You might want to check Paul Graham's articles.

Here are some of those.

http://www.paulgraham.com/avg.html

http://www.paulgraham.com/ecommerce.html

http://www.paulgraham.com/road.html

hope this helps.

Prakash S
Monday, December 02, 2002

Frederic,  Why are you rewriting these existing apps? Please post your cost/benefit analysis.

Bella
Monday, December 02, 2002

Most apps are better off as web apps, IMO. Practically all ERP-type apps (payroll, customer managements, etc.) can be done effectively with web technologies. Don't use Flash, of course.

pb
Monday, December 02, 2002

I'm in the process of re-writing some of our VB Apps as Activex Controls to be embedded into web pages.  Personally, I think this will give us the best of both worlds because I can build the GUI in VB (which is great), and deployment of Activex controls is simple.

These pages won't work on anything but Windows, but for our clients this doesn't matter.  I'm just getting sick of not being able to do what I want to because scripting can't handle it, plus I like a nice looking UI which is easily done with commercial activex controls.

This is not to say that ALL of our apps will be re-written, only some of the "vertical market" plugins that are deployed to a lot of machines at client sites.

Wayne Bloss
Monday, December 02, 2002

For something like accounting programs where there's a lot of data entry involved, a rich and responsive user interface is absolutely necessary.  Current browser technologies currently do not offer this ability. 

Also, it seems you think creating a web-based app would be better since it would make it easier to deploy changes and updates, since everything is centralized.  However, how often do you think you would actually be doing updates?  Two or three times a year at most for an accounting program I would think.  If so, you can just let clients know via e-mail, phone, or whatever and have them download the updated version.  It shouldn't be that painful for them since they wouldn't have to download the new version that often.

However, with new technologies such as .NET, the tendency is now to move to richer UIs which are still easily updatable via the web.  .NET offers something similar to Java applets where the code downloaded runs within a sandbox.  The good thing about the .NET "applet" version over Java's version is the better user-interface offering.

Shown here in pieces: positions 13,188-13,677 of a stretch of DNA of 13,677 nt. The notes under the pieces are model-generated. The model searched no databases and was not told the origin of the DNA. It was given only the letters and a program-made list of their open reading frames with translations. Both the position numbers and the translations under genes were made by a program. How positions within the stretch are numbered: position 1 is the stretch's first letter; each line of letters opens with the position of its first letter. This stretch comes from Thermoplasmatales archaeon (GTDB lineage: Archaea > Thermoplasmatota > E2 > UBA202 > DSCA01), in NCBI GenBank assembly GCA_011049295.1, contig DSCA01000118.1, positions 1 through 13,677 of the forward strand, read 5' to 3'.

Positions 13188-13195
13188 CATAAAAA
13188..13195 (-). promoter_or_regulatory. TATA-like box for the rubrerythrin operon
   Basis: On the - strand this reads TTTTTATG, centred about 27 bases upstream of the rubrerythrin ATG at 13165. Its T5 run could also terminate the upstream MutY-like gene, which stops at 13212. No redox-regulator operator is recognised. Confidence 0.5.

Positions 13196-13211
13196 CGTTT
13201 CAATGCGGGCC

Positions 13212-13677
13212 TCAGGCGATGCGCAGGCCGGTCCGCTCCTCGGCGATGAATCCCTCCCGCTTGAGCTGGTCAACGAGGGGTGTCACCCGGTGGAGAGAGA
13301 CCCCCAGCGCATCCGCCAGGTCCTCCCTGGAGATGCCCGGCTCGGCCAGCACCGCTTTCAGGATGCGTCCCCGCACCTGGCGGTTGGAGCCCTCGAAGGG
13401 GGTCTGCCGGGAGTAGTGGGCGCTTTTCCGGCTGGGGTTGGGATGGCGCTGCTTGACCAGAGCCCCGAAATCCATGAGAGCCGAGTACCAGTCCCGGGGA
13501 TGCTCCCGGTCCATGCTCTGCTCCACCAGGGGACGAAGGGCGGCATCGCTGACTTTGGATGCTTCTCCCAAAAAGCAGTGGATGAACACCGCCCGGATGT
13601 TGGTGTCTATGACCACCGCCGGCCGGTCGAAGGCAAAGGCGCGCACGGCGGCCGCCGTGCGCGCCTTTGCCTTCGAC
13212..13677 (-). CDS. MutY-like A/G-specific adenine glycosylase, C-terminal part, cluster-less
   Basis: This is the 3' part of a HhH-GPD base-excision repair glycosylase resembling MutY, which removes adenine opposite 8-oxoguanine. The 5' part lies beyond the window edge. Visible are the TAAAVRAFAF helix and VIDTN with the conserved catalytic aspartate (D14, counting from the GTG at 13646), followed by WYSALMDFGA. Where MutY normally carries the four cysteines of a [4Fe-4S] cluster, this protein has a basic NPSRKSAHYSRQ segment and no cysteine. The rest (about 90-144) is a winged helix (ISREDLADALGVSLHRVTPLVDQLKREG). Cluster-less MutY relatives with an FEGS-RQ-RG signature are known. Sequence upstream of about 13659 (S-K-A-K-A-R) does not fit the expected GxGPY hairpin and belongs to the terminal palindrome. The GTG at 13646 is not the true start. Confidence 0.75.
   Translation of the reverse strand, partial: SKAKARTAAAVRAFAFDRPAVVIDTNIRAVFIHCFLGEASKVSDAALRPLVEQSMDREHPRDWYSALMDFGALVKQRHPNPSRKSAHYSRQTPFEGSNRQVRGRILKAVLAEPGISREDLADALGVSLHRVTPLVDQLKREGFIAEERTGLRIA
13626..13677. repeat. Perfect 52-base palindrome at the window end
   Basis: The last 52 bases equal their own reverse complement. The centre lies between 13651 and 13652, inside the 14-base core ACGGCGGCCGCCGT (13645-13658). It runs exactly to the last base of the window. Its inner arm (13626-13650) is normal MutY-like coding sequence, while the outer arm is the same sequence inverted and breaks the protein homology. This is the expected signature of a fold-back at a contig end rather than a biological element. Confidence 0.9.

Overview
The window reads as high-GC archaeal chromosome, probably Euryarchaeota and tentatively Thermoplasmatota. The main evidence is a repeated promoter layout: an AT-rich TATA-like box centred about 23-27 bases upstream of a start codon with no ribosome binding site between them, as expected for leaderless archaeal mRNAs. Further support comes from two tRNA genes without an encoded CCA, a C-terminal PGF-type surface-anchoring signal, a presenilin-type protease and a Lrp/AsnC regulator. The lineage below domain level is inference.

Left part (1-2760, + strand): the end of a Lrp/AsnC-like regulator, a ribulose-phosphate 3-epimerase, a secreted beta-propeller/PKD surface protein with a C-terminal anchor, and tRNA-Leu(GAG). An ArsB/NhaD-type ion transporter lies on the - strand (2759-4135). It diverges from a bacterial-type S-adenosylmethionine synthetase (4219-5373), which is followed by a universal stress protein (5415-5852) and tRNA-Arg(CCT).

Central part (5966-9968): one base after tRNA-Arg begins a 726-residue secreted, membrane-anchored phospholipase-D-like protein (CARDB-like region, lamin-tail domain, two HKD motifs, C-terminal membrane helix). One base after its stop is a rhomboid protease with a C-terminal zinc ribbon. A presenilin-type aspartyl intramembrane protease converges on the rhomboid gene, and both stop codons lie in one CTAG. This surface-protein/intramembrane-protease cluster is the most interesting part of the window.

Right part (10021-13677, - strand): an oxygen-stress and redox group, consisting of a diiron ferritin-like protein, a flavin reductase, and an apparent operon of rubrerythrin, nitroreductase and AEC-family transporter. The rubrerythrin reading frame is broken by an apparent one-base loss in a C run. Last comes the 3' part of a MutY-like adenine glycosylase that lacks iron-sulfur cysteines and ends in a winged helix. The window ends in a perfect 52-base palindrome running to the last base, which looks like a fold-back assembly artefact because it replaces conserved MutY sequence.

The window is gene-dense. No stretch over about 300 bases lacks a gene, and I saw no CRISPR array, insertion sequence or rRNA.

See http://www.sellsbrothers.com/wahoo/ for an example.

HeyMacarana
Tuesday, December 03, 2002

"just use windows terminal server"

JC Albert! Do you have shares in Microsoft or something?!


Tuesday, December 03, 2002

Remember security.... Web apps with data on your server introduces a whole lot of risks and liabilities.

When it is sensetive accounting data, things can get really messy really quickly.

Just my paranoid $0,02 worth. :)

tapiwa
Tuesday, December 03, 2002

Thx everyone for your valuable input :-) To sum things up:

- If your application changes a lot and you need to lower the cost of deploying new versions, there are three possibilities: client-server (where most of the logic is located on a server process running on a central host), thin client (Citrix, MS TS, etc.), and web applications

- The web interface is fine for outputing infos, but pretty poor at inputing; if your application requires fast and rich input (accounting, etc.), forget about using a web browser as the client interface. You might want to take a look at Flash to see if that solves the problem. MS' .Net (ASP.Net, really) technology makes it easier to develop web-based apps, but we're still limited to the browser's capabilities

- Writing web applications requires quite some experience to write clean and easy-to-maintain code due to its mix of presentation and logic; Don't underestimate the time and work required before you can build applications similar to fat clients; Sophisticated apps often require mixing different technologies & tools (eg. server-side scripting, client-side scripting, ActiveX, etc.). Take a look at the demo at  www.oddpost.com for an amazing web-based interface

- Advantages of web app : Portability, Deployment, Remote access. Disadvantages : Less interactive and responsive, Usually harder to build and maintain, Restricted choice of user interface widgets

- Think about whether your application needs to interact with other apps, in which case fat-clients are more relevant

As food for thought, if someone knows of a good site/book on developing client-server apps, I'm interested.

Thx

Frederic Faure
Tuesday, December 03, 2002

If your application changes a lot and you need to lower the cost of deploying new versions, you might also want to consider auto updating rich clients. I find they often give you the best of both worlds.

http://www.fawcette.com/dotnetmag/2002_07/magazine/features/jsemeniuk/default_pf.asp

This article discusses .NET, but the same functionality can be (and has been)  implemented on most platforms with a bit of care and work.

Just me (Sir to you)
Tuesday, December 03, 2002

Thx. Indeed, I'm beginning to think the best solution would be to move toward client-server with auto-update for the few times the client would need to be updated once the fast-moving parts are moved to a server.

Thx much for the link on using WinForms with .Net :-)

Frederic Faure
Tuesday, December 03, 2002

For auto-updating rich client application for the "other framework" (ie: J2EE .vs. .NET), you have the java web start which take care of it with just some XML description file.

Robert Chevallier
Saturday, December 07, 2002

*  Recent Topics

*  Fog Creek Home